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Unfinih'd things, one knows not what to call,
ESSAY ON CRITICISM, V. I. p. 732_
THE RULES OF NATURE.
Those Rules of old discover’d, not devis'd,
BOLDNESS IN COMPOSITION, GREAT Wits sometimes may gloriously offend, And rise to faults true Critics dare not mend; From vulgar bounds with brave disorder part, And snatch a grace beyond the reach of art, Which, without passing through the judgment,
gains The heart, and all its end at once attains. In prospects thus, some objects please our eyes, Which out of Nature's common order rise, The Shapeless rock, or hanging precipice. But though the Ancients thus their rules invade, (As Kings difpenfe with laws themselves have
IBID. p. 80.
PRI DE. OF all the causes which conspire to blind Man's erring judgment, and misguide the mind, What the weak head with strongest bias rules Is Pride, the never failing vice of fools. Whatever Nature has in worth deny'd She gives in large recruits of needless Pride! For, as in bodies, thus in souls, we find What wants in blood, and spirits, swell's with wind.. Pride, where Wit fails, steps in to our defence, And fills up all the mighty void of sense. If once right reafon drives that cloud away, Truth breaks upon us with refiftless day. Trust not yourself; but your defects to know, Make use of ev'ry friend and ev'ry foe. A little learning is a dang'rous thing; . Drink deep, or taste not the Pierian spring:. There shallow draughts intoxicate the brain, And drinking largely sobers us again. Fir'd at first fight with what the Muse imparts, In fearless youth we tempt the heights of Arts, While from the bounded level of our mind, Short views we take, nor see the lengths behind;: But, more advanc'd, behold with strange surprise New distant scenes of endless science rife! So pleas’d at firft the tow'ring Alps we try, Mount o'er the vales, and seem to tread the sky; Th'eternal fnows appear already past, And the first clauds and mountains seem the last :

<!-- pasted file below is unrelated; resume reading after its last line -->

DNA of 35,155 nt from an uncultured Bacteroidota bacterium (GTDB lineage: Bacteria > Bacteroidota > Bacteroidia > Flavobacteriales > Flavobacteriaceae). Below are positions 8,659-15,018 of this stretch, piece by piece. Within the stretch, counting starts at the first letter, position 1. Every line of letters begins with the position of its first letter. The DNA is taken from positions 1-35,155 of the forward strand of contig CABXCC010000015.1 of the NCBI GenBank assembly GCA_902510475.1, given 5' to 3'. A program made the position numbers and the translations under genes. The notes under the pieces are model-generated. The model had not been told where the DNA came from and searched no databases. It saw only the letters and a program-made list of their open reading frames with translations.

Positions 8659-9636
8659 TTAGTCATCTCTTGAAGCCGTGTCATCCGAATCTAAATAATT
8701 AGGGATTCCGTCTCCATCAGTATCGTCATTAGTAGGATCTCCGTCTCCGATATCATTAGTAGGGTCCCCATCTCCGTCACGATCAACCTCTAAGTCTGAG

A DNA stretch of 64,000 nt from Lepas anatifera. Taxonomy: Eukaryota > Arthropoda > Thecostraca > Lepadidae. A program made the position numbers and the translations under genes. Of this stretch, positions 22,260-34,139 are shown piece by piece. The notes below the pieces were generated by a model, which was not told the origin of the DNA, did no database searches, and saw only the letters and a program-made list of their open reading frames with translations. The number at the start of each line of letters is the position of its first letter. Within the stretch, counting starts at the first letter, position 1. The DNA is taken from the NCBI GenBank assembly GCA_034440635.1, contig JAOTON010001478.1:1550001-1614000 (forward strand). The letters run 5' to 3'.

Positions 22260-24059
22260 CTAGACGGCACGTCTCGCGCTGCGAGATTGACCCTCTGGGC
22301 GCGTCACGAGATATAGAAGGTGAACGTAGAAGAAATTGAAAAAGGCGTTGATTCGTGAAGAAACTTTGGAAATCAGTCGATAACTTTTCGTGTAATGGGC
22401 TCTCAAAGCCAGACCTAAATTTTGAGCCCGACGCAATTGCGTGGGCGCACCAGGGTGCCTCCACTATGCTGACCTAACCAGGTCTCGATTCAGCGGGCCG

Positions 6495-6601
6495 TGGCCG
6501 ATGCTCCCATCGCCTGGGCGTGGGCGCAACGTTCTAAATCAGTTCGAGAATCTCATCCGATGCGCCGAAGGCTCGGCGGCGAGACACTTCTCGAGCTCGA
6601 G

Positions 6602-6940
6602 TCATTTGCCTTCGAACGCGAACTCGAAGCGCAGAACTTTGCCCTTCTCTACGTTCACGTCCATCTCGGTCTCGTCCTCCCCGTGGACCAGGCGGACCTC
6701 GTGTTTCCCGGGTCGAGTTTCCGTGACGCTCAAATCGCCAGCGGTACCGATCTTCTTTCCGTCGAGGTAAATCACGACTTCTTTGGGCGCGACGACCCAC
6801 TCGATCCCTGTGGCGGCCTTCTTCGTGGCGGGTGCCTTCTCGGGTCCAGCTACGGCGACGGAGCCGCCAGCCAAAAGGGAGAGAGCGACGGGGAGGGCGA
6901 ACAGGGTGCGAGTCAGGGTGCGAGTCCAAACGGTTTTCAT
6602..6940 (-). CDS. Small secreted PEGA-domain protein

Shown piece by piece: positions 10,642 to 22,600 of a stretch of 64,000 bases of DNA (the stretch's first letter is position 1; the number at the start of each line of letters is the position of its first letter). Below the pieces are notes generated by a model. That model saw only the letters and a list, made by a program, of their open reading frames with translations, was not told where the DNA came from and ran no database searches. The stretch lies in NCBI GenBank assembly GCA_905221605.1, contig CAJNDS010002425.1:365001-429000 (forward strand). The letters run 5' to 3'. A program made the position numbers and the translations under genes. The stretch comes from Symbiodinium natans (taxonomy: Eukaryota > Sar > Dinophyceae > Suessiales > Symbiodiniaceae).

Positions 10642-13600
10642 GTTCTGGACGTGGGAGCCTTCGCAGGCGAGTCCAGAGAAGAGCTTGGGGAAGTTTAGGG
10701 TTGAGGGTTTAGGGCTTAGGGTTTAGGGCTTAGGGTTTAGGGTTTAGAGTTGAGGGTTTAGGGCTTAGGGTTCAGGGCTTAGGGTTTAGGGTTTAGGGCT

But, those attain'd, we tremble to survey
CAN DO R. A perfect judge will read each work of Wit. With the same spirit that its author writ; Survey the whole, nor seek flight faults to find Where Nature moves, and rapture warms the mind i Nor lose, for that malignant dull delight, The gen'rous pleasure to be charm'd with wit. But, in such lays as neither ebb nor flow, Correctly cold, and regularly low, That, shunning faults, one quiet tenor keep We cannot blame indeed—but we may Necp. In Wit, as Nature, what affects our hearts Is not th’exactness of peculiar parts ; 'Tis not a lip, or eye, we beauty call,, But the joint force and full result of, all.. Thus when we view some well-proportion'd dome, (The world's just wonder, and e'en thine, O Rome!) No'single parts unequally surprise, All comes united to th’admiring ey.es ; No monstrous height, or breadth, or length appear; The whole at once is bold, and regular,
IBID. p. 82.
TRUE W I T. SOME to Conceit alone their taste confine, And glitt'ring thoughts struck out at ev'ry line ; Pleas'd with a work where nothing's just or fit, One glaring chaos and wild heap of wit. Poets like painters, thus, unskill'd to trace The naked nature and the living grace, With gold and jewels cover ev'ry part, And hide with ornaments their want of art. True Wit is Nature to advantage dress'd, What oft was thought, but ne'er so well express'd; Something, whose truth convinc'd at fight we find, That gives us back the image of our mind. As fhades more sweetly recommend the light, So modeft plainness sets off sprightly wit; For works may have more wit than does 'em good, As bodies perish through excess of blood.
IBID. p. 85.
HARMONY OF EXPRESSION. BUT moft, by numbers, judge a Poet's fong ; And smooth, or rough, with them is right or
wrong : In the bright Muse though thousand charms con